The results of blood urea and createnine concentrations clarified that feeding STPS did not affect the kidney function (Table 5). The present results are in accordance with Eid (2003) who reported insignificant differences between sheep fed different roughage (silage of halophytes plants mixture or BH). The obtained values of urea nitrogen concentration were within the normal levels and had no adverse effect of kidney function in all animals groups (Hanafy et al., 2007). Similar insignificant results were obtained with blood createnine concentration (Table5). On the other hand, Shaker et al. (2014) reported that goats fed STP mixture decreased (P< 0.05) blood createnine concentration.
In general, the revealed values for blood createnine concentration (1.19 - 1.27mg/dl) were within the values (1.1 – 1.9 mg/dl) reported by Abdul and Daniel (2013) and Amuda and Okunlola (2018).
Blood picture: Results of blood picture parameters except for WBC's (Table 6) were not affected (P< 0.05) by the experimental rations. WBC's was decreased (P< 0.05) for STPS group compared to control group. These results were in agreement with those reported by Bhatti et al. (2009) who found that WBC's was significantly decreased for buffalo heifers fed roughage contained 66.5 % ( Pennisetum purpurium plus Atriplex amnicola ) compared with BH.
Feeding STPS or BH resulted in insignificant differences in RBC’s (Table 6). This result agreed with that reported by Fayed (2009) who found no significant changes in RBC’s for sheep fed halophyte plants.
The comparable values of Ht, Hb, MCV, MCH and MCHC resulted by feeding lambs on STPS compared with BH emphasis that STPS could be successfully incorporated in rations of sheep in the desert area without any adverse effects on lambs. All values recorded for the previous parameters are within the normal ranges as reported by Amuda and Okunlola (2018). In addition, these results were in agreement with those obtained by Khalasi et al. (2010). Also, Alhadrami and Dakheel (2005) reported that feeding Awassi sheep high STP has no signs of illness or loss of appetite.
Lambs performance: Weights of fattened lambs are present in Table (7) and didn’t appear any significant (P< 0.05) differences between groups. Although there were no significant effects (P> 0.05) on total or daily BW gain, there was a trend that animals fed BH grew slightly better than those fed STPS. Average daily gain for control group was higher by 15.6% than STPS group.
These findings are in line with the results reported by Abu-Zanat (2005) who observed a significant effect of forage type on growth rate of Awassi lambs. Where lambs were fed alfalfa hay diet showed higher growth rate than those lambs fed ration containing Atriplex alone or mixed with alfalfa hay.
Generally, the obtained average daily gain by STPS was lower than that obtained in earlier studies (Gabr, 2002 and Eid, 2003) while Ghandour et al. (2014) found that the average daily gain ranged from 67.22 to 144.22 gm for lambs fed CFM plus different roughage (Acacia hay or BH, respectively). Also, Al Khalasia et al. (2010) showed that average daily gain ranged from 68.2 to 96.3 for lambs fed rations containing sorghum fodder irrigated with water containing three different concentrations of salt (3, 6 or 9 dS/m).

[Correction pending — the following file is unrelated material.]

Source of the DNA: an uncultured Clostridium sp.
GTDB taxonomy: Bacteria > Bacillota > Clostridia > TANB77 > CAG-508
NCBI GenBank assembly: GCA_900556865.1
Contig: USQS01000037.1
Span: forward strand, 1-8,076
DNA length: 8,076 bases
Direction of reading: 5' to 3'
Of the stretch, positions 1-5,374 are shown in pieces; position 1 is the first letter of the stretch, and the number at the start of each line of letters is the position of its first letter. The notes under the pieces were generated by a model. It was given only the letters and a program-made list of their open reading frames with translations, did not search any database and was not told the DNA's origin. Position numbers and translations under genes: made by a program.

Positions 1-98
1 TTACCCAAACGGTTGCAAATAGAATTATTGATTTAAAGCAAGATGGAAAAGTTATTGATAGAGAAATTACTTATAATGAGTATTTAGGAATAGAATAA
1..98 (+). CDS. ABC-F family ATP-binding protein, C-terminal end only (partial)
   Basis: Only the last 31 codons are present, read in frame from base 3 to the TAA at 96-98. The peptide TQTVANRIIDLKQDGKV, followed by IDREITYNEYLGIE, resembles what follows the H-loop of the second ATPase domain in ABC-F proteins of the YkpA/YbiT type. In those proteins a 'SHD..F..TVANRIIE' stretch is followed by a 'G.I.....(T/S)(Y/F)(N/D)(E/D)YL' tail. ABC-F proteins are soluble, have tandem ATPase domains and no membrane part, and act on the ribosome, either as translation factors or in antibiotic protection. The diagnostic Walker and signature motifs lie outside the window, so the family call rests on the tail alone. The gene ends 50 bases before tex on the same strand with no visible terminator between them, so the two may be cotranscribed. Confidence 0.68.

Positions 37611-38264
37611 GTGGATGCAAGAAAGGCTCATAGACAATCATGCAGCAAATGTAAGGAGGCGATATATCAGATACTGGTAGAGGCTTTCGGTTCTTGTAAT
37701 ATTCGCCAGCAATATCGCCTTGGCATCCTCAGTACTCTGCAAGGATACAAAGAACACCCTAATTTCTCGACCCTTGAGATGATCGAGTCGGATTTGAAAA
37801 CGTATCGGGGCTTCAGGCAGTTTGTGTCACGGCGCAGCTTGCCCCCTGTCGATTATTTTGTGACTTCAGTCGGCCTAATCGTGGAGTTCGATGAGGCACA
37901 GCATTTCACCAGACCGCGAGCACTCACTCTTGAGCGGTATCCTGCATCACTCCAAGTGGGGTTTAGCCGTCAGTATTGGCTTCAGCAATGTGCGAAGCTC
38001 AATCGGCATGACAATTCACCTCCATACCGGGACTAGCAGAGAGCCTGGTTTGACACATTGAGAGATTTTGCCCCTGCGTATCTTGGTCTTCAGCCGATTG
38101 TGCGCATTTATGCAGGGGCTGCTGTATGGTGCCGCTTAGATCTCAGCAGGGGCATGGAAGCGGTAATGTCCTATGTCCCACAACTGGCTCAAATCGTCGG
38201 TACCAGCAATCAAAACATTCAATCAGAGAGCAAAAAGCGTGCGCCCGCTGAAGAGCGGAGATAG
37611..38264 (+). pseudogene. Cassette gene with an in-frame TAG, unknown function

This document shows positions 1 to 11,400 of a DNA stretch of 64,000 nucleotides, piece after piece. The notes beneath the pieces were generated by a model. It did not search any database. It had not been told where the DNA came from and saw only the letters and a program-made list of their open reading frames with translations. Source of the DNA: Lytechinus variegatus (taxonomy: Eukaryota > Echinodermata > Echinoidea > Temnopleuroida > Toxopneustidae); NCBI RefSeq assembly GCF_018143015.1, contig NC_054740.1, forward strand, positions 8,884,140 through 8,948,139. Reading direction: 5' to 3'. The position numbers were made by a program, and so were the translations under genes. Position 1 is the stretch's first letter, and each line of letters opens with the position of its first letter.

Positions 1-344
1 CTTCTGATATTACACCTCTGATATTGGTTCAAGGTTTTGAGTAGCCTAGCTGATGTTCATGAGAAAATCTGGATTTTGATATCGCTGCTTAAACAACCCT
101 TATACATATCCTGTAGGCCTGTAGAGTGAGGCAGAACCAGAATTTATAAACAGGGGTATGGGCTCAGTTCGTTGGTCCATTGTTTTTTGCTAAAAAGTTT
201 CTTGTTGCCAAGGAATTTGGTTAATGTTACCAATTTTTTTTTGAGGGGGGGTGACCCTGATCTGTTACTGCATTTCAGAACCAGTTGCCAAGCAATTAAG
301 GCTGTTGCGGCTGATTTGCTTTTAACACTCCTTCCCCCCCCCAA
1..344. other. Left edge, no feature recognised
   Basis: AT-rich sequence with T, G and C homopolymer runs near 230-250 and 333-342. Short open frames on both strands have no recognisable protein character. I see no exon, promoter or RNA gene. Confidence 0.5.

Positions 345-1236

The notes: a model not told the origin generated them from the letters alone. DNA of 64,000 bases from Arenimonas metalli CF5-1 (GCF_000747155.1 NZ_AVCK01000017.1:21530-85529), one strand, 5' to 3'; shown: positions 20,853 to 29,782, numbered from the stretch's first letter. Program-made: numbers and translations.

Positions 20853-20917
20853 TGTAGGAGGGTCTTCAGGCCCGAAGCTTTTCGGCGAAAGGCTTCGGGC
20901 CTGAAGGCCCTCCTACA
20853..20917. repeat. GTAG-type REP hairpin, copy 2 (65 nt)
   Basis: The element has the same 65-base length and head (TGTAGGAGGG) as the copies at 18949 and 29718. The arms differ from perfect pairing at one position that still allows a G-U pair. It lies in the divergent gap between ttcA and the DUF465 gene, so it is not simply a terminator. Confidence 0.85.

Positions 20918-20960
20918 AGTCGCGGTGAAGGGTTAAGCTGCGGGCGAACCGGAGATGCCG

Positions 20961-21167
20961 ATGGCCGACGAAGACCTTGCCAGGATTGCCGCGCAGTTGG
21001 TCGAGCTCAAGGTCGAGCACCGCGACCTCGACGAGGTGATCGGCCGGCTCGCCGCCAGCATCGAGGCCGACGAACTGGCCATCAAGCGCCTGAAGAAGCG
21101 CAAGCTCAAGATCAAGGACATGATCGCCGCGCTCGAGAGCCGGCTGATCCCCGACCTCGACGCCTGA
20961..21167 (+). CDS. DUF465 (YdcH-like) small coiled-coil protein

Economical evaluation: The obtained findings revealed that the feed conversion expressed as kg DMI/kg gain were 11.46 and 12.86 for control and STPS groups, respectively. This result was in agreement with those obtained by El Shaer (2004) who reported that feed conversion ranged from 14.0 and 14.2 kg feed/ kg gain for sheep fed BH or halophytes silage, respectively. Also, Abdou et al. (2011) reported that feed conversion was 12.16 kg feed/ kg gain for goats fed BH plus CFM and 15.27 kg feed/ kg gain for goats fed Atriplex nummularia plus different desert concentrate feeds or halophytes silage, respectively.
Besides, the obtained resulted demonstrated that the highest feed cost per kg gain was recorded for control group due to higher price of BH (3500 LE/ton), however, the ration of STPS had lower feed cost (2000 LE/ton).
In spite of the highest total gain in control group, the highest price of BH and highest cost of kg gain reflected negatively return from selling live weights. On the other hand, the lowest total gain and the cheapest price of roughage for STPS group reflected positively (higher by 24%) return from selling live weights. Also, STPS group resulted in high net revenue by 24% over than that resulted by BH.
From aforementioned results, it could be concluded that, ensilage mixture of salt tolerant plants such as Atriplex nummularia, Pearl millet with fodder beet could be used successfully and safely for feeding lambs with no health challenges to the animals. Utilization of STPS could be considered as an attempt to reduce feed shortage and feeding cost and to enhance the economical feed efficiency in the arid and saline conditions prevailed in Southern Sinai, Egypt.
This article was originally published in Egyptian J. Nutrition and Feeds (2020), 23(3): 385-395.